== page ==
During my sophomore year of high school, in a classroom just 13 minutes from the site of the October 2017 mass shooting in Las Vegas, my speech and debate coach showed my class a video of a “duo interpretation.” A sharp departure from the humorous clips my coach typically opted for, the piece was a ten-minute-long reimagining of the dramatic play Hello Herman, in which a teenaged mass shooter is interviewed by a journalist. “Do you think people are going to care about you in two months?” the frustrated, emotional journalist asks Herman, the shooter, in the piece. “You’re going to be a footnote, listed next to a bunch of other footnotes.” Herman replies: “Why do you think these keep happening?” Despite the differences between the stories of Stephen Paddock and that of the fictional Herman, this sentiment—about our inaction and forgetfulness—is just as valid and as cutting as it was five years ago.
I doubt that this issue, like any of its complexity and severity, has a magic bullet solution, so let’s stop searching for one.
I’m only 20 years old, but I remember how it felt tracking coverage of Orlando and Sandy Hook, following the shooting at the midnight screening of The Dark Knight Rises, and watching the disturbing, sexist manifestos that Elliot Rodger published on YouTube before he shot up his college campus. But Sunday’s attack was jarring for me in a way these others weren’t—not just because of its magnitude and Paddock’s seeming normalcy, but because it happened at home, a place I had always considered “safe” for reasons I now know are arbitrary. When I called my parents the following day, they instructed me to “hide and not run” if I was ever in an active shooter situation—teaching me how to avoid death, because I guess it’s no longer guaranteed that people won’t try to kill you. In the days since the shooting, I’ve been distracted by a persistent undercurrent of unease, one that I can mask by busying myself with everyday minutia, but that I can never quite bury. Blame it on my youth or my naivety, but the fact that someone from my community is capable of such brutal, methodical mass murder has been immensely challenging to my optimistic worldview and belief in our capacity for progress.
I’m not sure if I believe that progress—on issues like violence, hatred, and mistrust—is just around the corner. But I also don’t know if that matters.
Though there is much to be grieved, I resent the idea that this isn’t political, that this isn’t the time to talk about solutions to a clearly growing problem. But I’m not interested in having a debate about which policy intervention—bans of high capacity magazines or increased background checks or even better mental health care—is most effective, because such deliberation has already frozen us in place. I doubt that this issue, like any of its complexity and severity, has a magic bullet solution, so let’s stop searching for one: especially as federal research on gun violence has been banned since before Columbine, it’s ridiculous to presume that we have all the answers anyway. Even if our first pass is only a partial fix, or even if it doesn’t work at all, we’ll still be one step closer to a world that doesn’t demand our grief. Even further, intervention doesn’t just have to be macropolitical, it should be micropolitical as well: anecdotal claims of Paddock’s verbal abuse towards his girlfriend further emphasize the strong connection between mass shootings and interpersonal violence. In our everyday actions and conversations, we can address such cultural sources of violence; this is only one of many potential ways that we can work to prevent tragedies like Sunday’s on the individual level.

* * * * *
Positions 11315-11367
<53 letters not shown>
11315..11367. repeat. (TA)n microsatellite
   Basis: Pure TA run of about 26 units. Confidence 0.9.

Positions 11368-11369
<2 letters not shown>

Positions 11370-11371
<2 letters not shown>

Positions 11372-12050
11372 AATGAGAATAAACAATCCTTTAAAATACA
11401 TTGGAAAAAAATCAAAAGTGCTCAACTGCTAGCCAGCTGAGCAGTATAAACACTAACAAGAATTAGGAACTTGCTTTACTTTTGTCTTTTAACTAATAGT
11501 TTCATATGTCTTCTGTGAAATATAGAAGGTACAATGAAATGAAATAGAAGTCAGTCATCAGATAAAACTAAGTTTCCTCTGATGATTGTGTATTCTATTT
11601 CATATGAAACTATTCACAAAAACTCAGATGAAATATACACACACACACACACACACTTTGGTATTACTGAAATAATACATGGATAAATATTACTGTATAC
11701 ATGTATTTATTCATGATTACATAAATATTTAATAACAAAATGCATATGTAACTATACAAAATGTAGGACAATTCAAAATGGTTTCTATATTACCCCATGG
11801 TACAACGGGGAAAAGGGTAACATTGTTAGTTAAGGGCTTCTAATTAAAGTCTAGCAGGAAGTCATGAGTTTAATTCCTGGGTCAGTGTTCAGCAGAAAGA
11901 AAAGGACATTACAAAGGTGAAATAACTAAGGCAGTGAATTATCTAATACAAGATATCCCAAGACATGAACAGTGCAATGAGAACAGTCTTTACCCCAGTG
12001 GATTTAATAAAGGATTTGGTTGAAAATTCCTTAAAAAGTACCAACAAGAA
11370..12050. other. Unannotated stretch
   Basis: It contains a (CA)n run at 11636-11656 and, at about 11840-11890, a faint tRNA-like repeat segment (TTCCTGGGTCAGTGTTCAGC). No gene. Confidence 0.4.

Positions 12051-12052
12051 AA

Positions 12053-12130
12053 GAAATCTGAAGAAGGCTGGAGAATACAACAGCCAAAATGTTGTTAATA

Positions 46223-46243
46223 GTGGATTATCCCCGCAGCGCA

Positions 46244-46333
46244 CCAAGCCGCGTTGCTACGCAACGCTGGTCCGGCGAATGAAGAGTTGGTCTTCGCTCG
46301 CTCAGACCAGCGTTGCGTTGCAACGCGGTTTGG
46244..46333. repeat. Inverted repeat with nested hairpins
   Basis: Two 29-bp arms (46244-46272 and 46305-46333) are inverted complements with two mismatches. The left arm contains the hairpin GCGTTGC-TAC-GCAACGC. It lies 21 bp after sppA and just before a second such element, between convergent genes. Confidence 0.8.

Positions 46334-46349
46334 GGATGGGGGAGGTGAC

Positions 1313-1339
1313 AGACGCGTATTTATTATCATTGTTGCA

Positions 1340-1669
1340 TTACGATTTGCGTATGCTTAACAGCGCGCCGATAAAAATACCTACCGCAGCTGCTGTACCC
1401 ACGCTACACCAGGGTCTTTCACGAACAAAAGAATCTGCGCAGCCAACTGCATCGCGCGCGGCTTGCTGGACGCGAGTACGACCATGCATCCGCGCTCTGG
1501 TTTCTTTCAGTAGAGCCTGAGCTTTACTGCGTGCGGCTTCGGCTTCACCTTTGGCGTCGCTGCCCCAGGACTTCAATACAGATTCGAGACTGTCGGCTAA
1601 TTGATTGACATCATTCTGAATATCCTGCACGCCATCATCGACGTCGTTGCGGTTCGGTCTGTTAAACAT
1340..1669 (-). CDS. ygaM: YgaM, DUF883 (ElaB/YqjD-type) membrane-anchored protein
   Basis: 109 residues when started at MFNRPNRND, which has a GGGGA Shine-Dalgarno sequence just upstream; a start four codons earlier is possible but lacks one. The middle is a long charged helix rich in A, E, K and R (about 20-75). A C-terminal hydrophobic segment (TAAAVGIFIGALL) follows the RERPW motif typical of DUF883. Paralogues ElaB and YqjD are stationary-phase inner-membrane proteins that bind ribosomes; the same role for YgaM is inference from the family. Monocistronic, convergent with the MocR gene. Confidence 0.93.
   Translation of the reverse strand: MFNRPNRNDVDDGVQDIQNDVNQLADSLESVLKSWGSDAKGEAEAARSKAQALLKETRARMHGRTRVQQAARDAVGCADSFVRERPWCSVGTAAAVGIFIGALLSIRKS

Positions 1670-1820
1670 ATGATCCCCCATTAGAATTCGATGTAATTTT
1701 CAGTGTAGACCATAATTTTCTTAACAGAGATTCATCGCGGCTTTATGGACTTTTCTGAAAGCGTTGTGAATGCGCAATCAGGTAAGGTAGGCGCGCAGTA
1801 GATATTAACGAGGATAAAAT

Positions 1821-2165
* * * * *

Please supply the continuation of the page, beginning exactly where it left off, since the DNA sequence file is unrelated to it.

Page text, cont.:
Progress may not come soon, but I believe that it is inevitable—and in our resiliency, compassion, and dedication to the cause; we have an opportunity to accelerate its arrival.
In light of the shooting and our nation’s slow slip from normalcy in the past year, I’m not sure if I believe that progress—on issues like violence, hatred, and mistrust—is just around the corner. But I also don’t know if that matters. In the early Monday morning hours, members of my home community lined up around the block to give blood, leading United Blood Services to reach capacity by that very afternoon. I’ve witnessed my friends, both Vegas natives and non-natives, rally around each other with warm offers of support and generous donations to the victims’ funds. Ruth Bader Ginsberg recently named the pendulum as the true symbol of the United States, saying that “when the pendulum swings too far in one direction, it will go back.” Progress may not come soon, but I believe that it is inevitable—and in our resiliency, compassion, and dedication to the cause; we have an opportunity to accelerate its arrival.
Sabrina Wang ‘19 studies in the College of Arts & Sciences. She can be reached at email@example.com.